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One of many not-traditional icecreams. Lavender flavored at the Lavender farm, of course!

 

In August I invited myself up to Canada to spend time with my friend and fellow ancestrally-minded MD, Don Wilson. He graciously put me up in Calgary, Vancouver Island, and his home reservation of Bella Bella. Not only did I get to tour Calgary, visit Banff, and see Vancouver Island, but I got to drive up to Port Hardy and take the ferry up to Bella Bella where I got to experience a bit of rez-life and the wonderful hospitality (and traditional foods) of the Heiltsuk people. The experience, and the wildlife, were incredibly memorable.

 

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Don and I enjoyed a great hike up Sulphur Mountain in Banff.

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They were all over in Bella Bella.

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I had the privilege of being invited out salmon fishing with a couple of the locals and helped the pull in hundreds of pounds of Silver, Chum, and Coho Salmon that was eaten, frozen, and smoked. Yum!

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“Old Sam” or “The Watcher”. Whatever you call him, he is striking. The men who took my out fishing also brought me to this island for a visit.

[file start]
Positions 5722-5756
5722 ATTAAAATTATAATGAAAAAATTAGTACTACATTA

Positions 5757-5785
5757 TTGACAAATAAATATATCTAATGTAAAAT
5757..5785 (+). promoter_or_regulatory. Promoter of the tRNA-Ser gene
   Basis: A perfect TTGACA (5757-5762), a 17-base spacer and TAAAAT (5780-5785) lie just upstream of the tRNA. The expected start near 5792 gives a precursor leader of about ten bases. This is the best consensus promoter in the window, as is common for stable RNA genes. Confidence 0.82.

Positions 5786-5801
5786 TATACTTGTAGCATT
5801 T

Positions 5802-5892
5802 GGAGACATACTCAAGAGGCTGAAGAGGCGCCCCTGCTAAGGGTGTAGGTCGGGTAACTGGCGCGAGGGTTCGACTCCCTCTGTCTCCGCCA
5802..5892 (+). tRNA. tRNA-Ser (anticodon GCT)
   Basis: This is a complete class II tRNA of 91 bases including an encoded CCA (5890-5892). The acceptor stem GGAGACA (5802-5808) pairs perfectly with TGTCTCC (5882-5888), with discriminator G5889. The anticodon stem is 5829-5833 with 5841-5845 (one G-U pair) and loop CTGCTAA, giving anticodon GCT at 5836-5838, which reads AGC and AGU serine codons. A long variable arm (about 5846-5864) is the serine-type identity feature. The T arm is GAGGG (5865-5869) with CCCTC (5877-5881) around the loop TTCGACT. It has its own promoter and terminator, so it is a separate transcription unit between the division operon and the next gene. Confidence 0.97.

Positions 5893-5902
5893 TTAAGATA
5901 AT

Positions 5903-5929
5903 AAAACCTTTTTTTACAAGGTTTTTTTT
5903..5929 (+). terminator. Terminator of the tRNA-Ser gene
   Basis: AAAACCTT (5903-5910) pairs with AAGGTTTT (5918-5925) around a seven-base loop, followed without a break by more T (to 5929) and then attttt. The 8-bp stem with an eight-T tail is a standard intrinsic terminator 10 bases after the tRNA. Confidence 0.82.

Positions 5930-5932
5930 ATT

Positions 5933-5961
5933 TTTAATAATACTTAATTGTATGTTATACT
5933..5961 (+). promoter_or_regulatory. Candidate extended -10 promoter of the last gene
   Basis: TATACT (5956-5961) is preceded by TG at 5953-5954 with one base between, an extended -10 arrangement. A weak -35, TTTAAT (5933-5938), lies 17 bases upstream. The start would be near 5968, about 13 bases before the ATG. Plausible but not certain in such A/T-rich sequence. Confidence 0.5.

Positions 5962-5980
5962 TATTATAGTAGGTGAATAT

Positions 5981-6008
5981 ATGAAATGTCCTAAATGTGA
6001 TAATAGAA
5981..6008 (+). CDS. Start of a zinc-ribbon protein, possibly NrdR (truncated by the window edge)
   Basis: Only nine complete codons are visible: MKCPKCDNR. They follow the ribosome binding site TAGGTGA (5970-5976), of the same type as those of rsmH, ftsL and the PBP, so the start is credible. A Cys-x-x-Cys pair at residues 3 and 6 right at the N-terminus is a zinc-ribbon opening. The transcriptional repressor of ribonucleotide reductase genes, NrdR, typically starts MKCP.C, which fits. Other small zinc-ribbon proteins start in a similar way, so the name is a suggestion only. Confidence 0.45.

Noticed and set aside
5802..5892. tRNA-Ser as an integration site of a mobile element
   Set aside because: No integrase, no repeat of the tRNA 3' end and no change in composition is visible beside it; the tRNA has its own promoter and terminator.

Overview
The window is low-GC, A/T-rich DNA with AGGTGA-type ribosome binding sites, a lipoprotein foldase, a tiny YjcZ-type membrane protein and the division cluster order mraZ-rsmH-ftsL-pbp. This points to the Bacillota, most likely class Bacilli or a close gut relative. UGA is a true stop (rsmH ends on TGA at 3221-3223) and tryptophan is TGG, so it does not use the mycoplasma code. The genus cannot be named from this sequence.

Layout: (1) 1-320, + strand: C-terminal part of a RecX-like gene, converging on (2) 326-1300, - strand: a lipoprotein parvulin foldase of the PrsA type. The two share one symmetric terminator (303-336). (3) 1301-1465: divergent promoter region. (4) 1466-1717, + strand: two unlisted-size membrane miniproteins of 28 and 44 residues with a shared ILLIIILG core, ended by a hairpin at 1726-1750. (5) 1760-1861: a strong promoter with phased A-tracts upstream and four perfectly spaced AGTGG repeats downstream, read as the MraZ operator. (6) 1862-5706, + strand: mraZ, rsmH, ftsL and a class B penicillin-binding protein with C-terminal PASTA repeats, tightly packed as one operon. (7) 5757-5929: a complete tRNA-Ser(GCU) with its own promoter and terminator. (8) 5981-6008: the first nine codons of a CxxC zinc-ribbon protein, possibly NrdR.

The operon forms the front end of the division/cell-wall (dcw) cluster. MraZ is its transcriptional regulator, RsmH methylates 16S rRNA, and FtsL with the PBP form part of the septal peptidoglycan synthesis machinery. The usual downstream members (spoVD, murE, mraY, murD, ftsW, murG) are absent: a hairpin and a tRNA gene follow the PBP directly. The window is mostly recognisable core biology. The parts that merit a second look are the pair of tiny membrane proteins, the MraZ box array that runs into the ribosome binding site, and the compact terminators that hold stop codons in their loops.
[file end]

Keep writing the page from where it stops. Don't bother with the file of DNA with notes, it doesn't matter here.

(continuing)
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Great Blue Heron

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A reason not to hike alone… This bear was out with her two cubs.

 

In September I took some time to travel back to New Jersey where I caught up with friends and family. I have loved my 3+ years in Utah, and think there’s a good chance I’ll be back in the Bee Hive State in the future, but New Jersey will always hold a place in my heart and may one day call me home.

 

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Cow and calf at my parents farm.

 

In between all these trips I would head back to Utah, a state which I love to call home. I have never regretted my choice of residency programs: I had wonderful mentors and a great education in a place that allowed me to savor every free moment I had. It’s the place where I learned to love mountain biking, the place where I rediscovered alpine skiing after a 13-year hiatus, the place where I learned that rock-climbing doesn’t play to my strengths but is worth a go anyway. The people are friendly, the academics are excellent, and the wilderness is world class.